Long Beach police are bracing for a possible "bash mob" Friday and warning potential participants that they will be arrested if they contribute to mayhem and commit any crimes.
A Long Beach Police Department news release about the threatened event defined a bash mob as a "planned, sudden assembly of individuals who attack innocent people and businesses" and then quickly disperse after committing the crimes.
Long Beach experienced such a gathering July 9, when more than 100 people descended on stretches of downtown in an organized, sudden crime rampage, the department said.
The news release said that participants may not know how severe the penalties could be and advised that "the mere participation in such an event can result in felony charges including conspiracy, and are punishable by imprisonment in the state prison."
Police said they expect Friday's mob to gather at 2 p.m. and to involve many of the same people who participated in the July 9 rampage.
A somewhat similar crime event broke out Tuesday night in Hollywood that Los Angeles police believe was organized via social media to take advantage of the LAPD's redeployment of officers to protests and marches in other parts of the city in the wake of George Zimmerman's acquittal in the shooting death of Trayvon Martin.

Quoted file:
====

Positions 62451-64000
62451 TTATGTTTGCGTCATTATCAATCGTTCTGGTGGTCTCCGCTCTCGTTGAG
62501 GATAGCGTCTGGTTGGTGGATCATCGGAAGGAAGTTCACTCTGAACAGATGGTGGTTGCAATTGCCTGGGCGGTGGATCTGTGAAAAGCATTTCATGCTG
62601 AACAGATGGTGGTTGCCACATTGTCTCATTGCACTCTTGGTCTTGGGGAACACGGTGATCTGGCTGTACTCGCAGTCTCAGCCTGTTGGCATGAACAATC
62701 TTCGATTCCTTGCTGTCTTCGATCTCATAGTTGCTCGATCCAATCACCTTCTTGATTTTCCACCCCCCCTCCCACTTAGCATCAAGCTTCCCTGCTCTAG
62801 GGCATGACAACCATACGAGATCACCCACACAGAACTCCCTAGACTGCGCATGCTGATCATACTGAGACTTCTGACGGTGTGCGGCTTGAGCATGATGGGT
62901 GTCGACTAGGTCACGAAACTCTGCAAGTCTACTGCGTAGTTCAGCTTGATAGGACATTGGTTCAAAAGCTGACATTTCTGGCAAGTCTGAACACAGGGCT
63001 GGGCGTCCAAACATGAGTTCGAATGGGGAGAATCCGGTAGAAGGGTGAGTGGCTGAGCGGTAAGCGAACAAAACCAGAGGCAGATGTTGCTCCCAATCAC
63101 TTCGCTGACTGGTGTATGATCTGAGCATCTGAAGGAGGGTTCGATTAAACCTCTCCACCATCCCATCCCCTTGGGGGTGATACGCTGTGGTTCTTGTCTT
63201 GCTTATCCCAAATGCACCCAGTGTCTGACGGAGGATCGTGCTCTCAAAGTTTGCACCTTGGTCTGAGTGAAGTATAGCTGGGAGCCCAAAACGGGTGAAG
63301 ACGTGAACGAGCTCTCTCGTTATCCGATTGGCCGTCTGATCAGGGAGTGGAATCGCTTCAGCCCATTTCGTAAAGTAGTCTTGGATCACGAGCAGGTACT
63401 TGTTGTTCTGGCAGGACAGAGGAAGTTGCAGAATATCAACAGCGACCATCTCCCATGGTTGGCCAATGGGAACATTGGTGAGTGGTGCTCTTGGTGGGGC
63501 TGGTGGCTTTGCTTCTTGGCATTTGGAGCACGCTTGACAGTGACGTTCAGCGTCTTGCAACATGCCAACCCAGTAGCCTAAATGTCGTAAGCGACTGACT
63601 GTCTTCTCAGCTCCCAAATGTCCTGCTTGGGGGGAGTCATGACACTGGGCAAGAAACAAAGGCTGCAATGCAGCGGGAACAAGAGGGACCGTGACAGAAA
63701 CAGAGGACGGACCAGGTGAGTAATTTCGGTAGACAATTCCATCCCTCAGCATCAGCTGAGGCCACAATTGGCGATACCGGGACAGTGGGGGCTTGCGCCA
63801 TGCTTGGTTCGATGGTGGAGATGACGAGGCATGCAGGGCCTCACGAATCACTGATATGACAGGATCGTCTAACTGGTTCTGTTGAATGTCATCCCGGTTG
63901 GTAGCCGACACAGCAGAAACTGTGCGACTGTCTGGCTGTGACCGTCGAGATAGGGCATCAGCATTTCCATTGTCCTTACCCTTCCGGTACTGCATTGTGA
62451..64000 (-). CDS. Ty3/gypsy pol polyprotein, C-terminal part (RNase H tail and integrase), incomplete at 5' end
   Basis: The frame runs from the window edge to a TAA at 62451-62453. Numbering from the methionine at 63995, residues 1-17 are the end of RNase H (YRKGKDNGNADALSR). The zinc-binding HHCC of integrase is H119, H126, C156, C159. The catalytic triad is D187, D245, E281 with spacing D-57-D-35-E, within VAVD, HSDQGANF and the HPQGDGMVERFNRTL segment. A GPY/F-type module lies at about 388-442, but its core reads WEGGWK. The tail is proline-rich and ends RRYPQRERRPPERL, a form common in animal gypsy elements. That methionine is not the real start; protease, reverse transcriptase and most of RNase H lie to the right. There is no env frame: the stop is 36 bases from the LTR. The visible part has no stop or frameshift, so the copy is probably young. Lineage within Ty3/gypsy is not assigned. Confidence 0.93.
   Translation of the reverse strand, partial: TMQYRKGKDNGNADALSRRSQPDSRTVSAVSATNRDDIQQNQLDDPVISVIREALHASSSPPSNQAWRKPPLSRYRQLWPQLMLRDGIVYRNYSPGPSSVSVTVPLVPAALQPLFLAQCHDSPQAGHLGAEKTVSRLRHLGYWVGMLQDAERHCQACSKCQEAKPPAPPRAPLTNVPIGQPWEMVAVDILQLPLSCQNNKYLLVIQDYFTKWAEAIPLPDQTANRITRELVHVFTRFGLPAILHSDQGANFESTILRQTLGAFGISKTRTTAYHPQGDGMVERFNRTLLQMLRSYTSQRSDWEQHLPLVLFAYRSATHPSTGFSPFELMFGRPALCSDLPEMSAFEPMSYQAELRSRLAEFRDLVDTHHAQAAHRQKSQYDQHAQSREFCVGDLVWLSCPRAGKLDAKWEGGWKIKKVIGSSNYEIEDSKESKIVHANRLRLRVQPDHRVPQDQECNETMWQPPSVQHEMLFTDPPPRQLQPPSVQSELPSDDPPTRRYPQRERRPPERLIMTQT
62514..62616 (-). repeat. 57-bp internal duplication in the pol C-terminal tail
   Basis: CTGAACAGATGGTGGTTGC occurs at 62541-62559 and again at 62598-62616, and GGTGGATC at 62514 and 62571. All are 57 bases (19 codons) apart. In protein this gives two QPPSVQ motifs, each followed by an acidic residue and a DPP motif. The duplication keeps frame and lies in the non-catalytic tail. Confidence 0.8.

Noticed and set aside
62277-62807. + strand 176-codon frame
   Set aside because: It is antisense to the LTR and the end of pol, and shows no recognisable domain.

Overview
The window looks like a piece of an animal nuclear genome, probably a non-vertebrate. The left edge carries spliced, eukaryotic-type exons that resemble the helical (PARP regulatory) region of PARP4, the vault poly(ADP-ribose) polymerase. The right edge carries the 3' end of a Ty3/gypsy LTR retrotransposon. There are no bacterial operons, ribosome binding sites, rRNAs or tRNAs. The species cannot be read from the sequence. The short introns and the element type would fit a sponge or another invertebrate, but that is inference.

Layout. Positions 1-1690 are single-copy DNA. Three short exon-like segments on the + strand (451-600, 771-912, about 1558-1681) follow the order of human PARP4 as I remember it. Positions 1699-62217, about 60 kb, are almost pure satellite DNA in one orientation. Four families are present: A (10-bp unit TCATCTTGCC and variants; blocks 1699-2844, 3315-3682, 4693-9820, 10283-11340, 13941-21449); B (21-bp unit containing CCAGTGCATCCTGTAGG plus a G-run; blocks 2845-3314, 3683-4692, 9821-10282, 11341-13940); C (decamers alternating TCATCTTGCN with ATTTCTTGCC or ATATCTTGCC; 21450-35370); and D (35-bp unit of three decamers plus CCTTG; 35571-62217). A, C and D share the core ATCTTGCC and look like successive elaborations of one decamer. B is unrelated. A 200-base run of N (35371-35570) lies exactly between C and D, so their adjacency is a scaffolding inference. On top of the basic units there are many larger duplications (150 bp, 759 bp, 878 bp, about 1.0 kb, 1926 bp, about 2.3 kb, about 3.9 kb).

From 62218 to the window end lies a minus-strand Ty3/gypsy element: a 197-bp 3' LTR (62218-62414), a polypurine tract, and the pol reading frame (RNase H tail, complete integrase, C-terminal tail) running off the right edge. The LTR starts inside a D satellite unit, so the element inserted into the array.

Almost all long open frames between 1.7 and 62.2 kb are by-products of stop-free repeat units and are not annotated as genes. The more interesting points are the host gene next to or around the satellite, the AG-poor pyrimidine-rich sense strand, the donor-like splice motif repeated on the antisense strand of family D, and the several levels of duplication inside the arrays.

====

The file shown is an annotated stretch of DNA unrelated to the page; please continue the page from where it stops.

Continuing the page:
"Flash mob" crime rampages organized through social media have been a problem in other cities, including Chicago, Philadelphia and Washington. In April, 28 Chicago youths were arrested on suspicion of attacking pedestrians along the city's famed Magnificent Mile. Illinois Gov. Pat Quinn signed legislation in May enacting stiffer penalties for people who text or use social media to organize mob attacks.
Until now, flash-mob crime has not been a major problem in Los Angeles, LAPD officials said.